IMF upgrades India's GDP growth forecast
Last updated: 27 Jan, 2021 | 09:44 am
Indian economy to rebound in FY22
- The IMF has upgraded its forecast on India’s GDP growth in the upcoming years (FY22 and FY23). The Indian economy is estimated to see a strong rebound and grow at 11.5% in the April 2021 to March 2022 period, the IMF said, upgrading its earlier forecast of an 8.8% expansion.
- With this, India will emerge as the only key nation to record a double-digit growth and reclaim the status of the world’s fastest-growing major economy. India’s real gross domestic product (GDP) shrank as much as 8% in FY21 due to the Covid-19 pandemic. In FY23, the economy will likely grow 6.8%. The table below compares India’s forecast with other countries.
- According to the IMF, India has taken very decisive action to deal with the pandemic, and its economic consequences.
RBI expects rebound
- In a recent report, the RBI has indicated that the Indian economy is expected to post positive in the Oct-Dec 20 period. It further predicts a V-shared recovery in FY21, driven by the rollout of the vaccine.
- High-frequency indicators like government expenditure in key growth-focused projects, pickup in merchandise trade, bank credit and high manufacturing activity in December 2020 are a sign of better recovery of the economy, according to the RBI.
- Since mid-September, India has done well to flatten the curve of Covid-19 cases. The number of active cases had fallen to 2.5 lakh from a peak of 10.17 lakh on September 17.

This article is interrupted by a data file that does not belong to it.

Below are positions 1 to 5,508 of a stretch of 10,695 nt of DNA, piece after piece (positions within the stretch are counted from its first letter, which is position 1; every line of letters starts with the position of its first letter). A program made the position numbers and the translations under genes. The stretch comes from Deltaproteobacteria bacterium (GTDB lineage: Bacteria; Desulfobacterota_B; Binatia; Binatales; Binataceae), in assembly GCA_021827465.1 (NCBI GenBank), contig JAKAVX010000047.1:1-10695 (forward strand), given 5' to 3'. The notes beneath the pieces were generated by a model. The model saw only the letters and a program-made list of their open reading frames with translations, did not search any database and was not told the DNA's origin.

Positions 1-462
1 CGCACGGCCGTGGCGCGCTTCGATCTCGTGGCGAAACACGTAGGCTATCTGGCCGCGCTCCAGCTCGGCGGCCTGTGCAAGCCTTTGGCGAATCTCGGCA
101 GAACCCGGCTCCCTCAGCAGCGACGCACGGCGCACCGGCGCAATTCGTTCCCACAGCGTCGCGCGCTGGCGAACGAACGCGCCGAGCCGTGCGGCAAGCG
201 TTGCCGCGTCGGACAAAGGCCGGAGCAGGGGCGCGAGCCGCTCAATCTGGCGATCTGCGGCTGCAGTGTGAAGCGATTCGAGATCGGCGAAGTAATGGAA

- The recovery rate in India has improved to 96.1%, the second-highest in the world. The mortality rate is 1.4%, lower than the world death rate (2.2 per cent), and the second-lowest among countries with over a million infections.
- The government has estimated that India's real GDP will decline by -7.7% in Apr-Mar 21 period. This is in-line with RBI’s forecast of -7.5% in FY21.
Key indicators including Core Sector Data, Manufacturing and Services PMI, auto sales data indicate that the economy is on the road to recovery, though a full-blown recovery seems to be at least a few months away. The advanced estimates of GDP by IMF and RBI have come in better than expected, after the marginal recovery seen in Q2 GDP. The positive growth forecast in Q3FY21 would come as a welcome relief, as the economy is formally in recession after two consecutive quarters of decline in GDP growth. While this is an indication of sustained recovery, festive season and the supply side push helped the ailing economy. Unless we see efforts to revive demand, this could come under threat, going forward.